important and equilibrium is approached asymptotically

DETAILED ANALYSIS USING CHEMKIN: CH4-AIR PREMIXED LAMINAR FLAME

Plot shows molar production / destruction rates for


various species and provides more insight into
CH4 CO CO2 sequence

Peak fuel destruction rate nominally corresponds


with peak CO production rate

CO2 production rate initially lags that of CO

Even before location where there is no longer any


CH4 to produce additional CO, the net CO
production rate becomes negative (CO is being
destroyed)

Maximum rate of CO destruction occurs just


downstream of peak CO2 production rate

Bulk of chemical activity is contained in an


interval extending from about 0.5 mm to 1.5 mm

DETAILED ANALYSIS USING CHEMKIN: CH4-AIR PREMIXED LAMINAR FLAME

Plot shows NO production rate through flame


Figure shows that early appearance of NO
within flame (0.5 mm 0.8 mm see Figure
(d)) is result of passive diffusion since
production rate is essentially zero in that
region.
First chemical activity associated with NO is
a destructive process in region approximately
0.8 mm 0.9 mm.
NO production reaches a maximum at an
axial location between CH and O-atom
concentrations. It is likely that both Fenimore
and Zeldovich pathways are important (see
p.168-171 or Turns.
Beyond O-atom peak at a distance of 1.2 mm
(Figure (d)), NO production rate falls. Since
temperature continues to rise in this region,
decline in net NO production rate must be a
consequence of decaying O-atom
concentration and building strength of reverse
reactions.

STOICHIOMETRIC METHANOL-AIR FLAME

FACTORS INFLUENCING SL AND

m
S L 2 1 F
u

2 u

1 m F

SL T

0.375

Scaling relation developed on p. 274-275

Laminar flame speed has a strong temperature


dependence
Global reaction orders for HC ~ 2
EA ~ 1.67x108 J/kmol

Example: CASE A vs. CASE B


SL increases by a factor of 3.64 when the
unburned gas temperature is increased from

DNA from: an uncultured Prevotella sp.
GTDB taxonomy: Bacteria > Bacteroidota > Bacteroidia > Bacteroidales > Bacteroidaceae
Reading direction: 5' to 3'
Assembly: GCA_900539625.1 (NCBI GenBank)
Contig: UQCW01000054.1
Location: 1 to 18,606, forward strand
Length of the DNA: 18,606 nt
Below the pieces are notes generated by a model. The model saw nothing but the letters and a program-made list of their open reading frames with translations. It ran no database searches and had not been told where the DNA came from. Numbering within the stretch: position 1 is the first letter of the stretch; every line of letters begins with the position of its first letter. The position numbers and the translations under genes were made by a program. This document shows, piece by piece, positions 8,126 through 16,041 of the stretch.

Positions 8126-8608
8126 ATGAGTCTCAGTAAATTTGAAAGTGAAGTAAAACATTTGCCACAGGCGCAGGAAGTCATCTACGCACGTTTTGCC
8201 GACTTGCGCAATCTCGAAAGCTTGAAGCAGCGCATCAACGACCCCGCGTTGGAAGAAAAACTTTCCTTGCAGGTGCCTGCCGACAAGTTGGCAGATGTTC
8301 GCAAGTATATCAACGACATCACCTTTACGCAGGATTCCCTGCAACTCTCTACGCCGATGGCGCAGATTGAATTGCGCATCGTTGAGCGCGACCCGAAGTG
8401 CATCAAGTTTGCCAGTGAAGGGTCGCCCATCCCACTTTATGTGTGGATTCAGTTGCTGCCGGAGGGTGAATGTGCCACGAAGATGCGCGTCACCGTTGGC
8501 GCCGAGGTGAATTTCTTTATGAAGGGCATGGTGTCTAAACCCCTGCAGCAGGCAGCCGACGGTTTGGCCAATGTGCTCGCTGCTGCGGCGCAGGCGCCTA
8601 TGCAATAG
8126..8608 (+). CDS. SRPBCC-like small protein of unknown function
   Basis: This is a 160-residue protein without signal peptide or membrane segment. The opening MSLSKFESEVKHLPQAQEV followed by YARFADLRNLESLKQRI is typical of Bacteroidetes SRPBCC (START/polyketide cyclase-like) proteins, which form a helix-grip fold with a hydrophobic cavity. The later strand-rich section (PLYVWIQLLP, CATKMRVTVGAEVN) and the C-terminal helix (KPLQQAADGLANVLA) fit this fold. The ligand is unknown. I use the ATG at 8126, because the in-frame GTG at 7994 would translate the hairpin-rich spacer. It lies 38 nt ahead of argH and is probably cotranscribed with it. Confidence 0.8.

300 K to 600 K
Increasing unburned gas temperature will
also increase the burned gas temperature by
the same amount (neglect dissociation and
variable specific heats)
Example: CASE A vs. CASE C
Case C forces a lower Tb
Captures the effect of heat transfer of
changing equivalence ratio, either rich or
lean, from the maximum-temperature
condition.

n 2
u b

TT

exp E A 2 RuTb P

n2

T 0.375Tbn 2 exp E A 2 RuTb P n 2


1
T Tb Tu
2

CASE

Tu

300

600

300

Tb

2,000

2,300

1,700

SL/SL,A

3.64

0.46

/,A

0.65

1.95

LAMINAR FLAME SPEED (T&P) SCALING: USEFUL DATA


S L 10 3.71x10 4 Tu

Experimental measurements
generally show a negative
pressure dependence
Plot is for CH4 - Air
SL (cm/s) = 43P-0.5 (atm)

Plot is for CH4 Air


=1.0
P=1 atm

Primary effect of is through flame temperature


Max slightly rich of =1.0

LAMINAR FLAME SPEED FOR VARIOUS FUELS


Laminar flame speeds for pure
Fuels burning in air at = 1.0
P = 1 atm, Tu = 300K

Comment on H2
Thermal diffusivity of H2 is many times greater than HC fuels
Mass diffusivity of H2 is much greater than HC fuels
Reaction kinetics for H2 are very rapid (no slow CO CO2 step)

FLAME SPEED CORRELATIONS FOR SELECTED FUELS

One of most useful correlations for laminar flame speed, SL, given by Metghalchi and Keck
Determined experimentally over a range of temperatures and pressures typical of those found in
reciprocating IC engines and gas-turbine combustors

Tu
T
u ,ref

S L S L ,ref

P
ref

S L ,ref BM B2 M

1 2.1Ydil

2.18 0.8 1
0.16 0.22 1

EXAMPLE: Employ correlation of Metghalchi and Keck to compare laminar flame speed gasoline
(RMFD-303)-air mixtures with = 0.8 for 3 cases:
1. At reference conditions of T = 298 K and P = 1 atm
2. At conditions typical of a spark ignition engine operating at T = 685 K and P = 18.38 atm
3. At same conditions as (2) but with 15 percent (by mass) exhaust gas recirculation

TRANSIENT BEHAVIOR

3 important aspects to consider


1. Quenching distance
Critical diameter of a circular tube where a flame extinguishes, rather than
propagates
2. Flammability limits
Lower limit: leanest mixture (<1) that will allow steady flame propagation
Upper limit: richest mixture (>1) that will allow steady flame propagation
3. Minimum ignition energy
In each of these, heat loss is the controlling phenomena
Ignition and Quenching Criteria (also called Williams criteria):
1. Ignition will only occur if enough energy is added to the gas to heat a slab about as
thick as a steadily propagating laminar flame to the adiabatic flame temperature
2. The rate of liberation of heat by chemical reactions inside the slab must approximately
balance the rate of heat loss from the slab by thermal conduction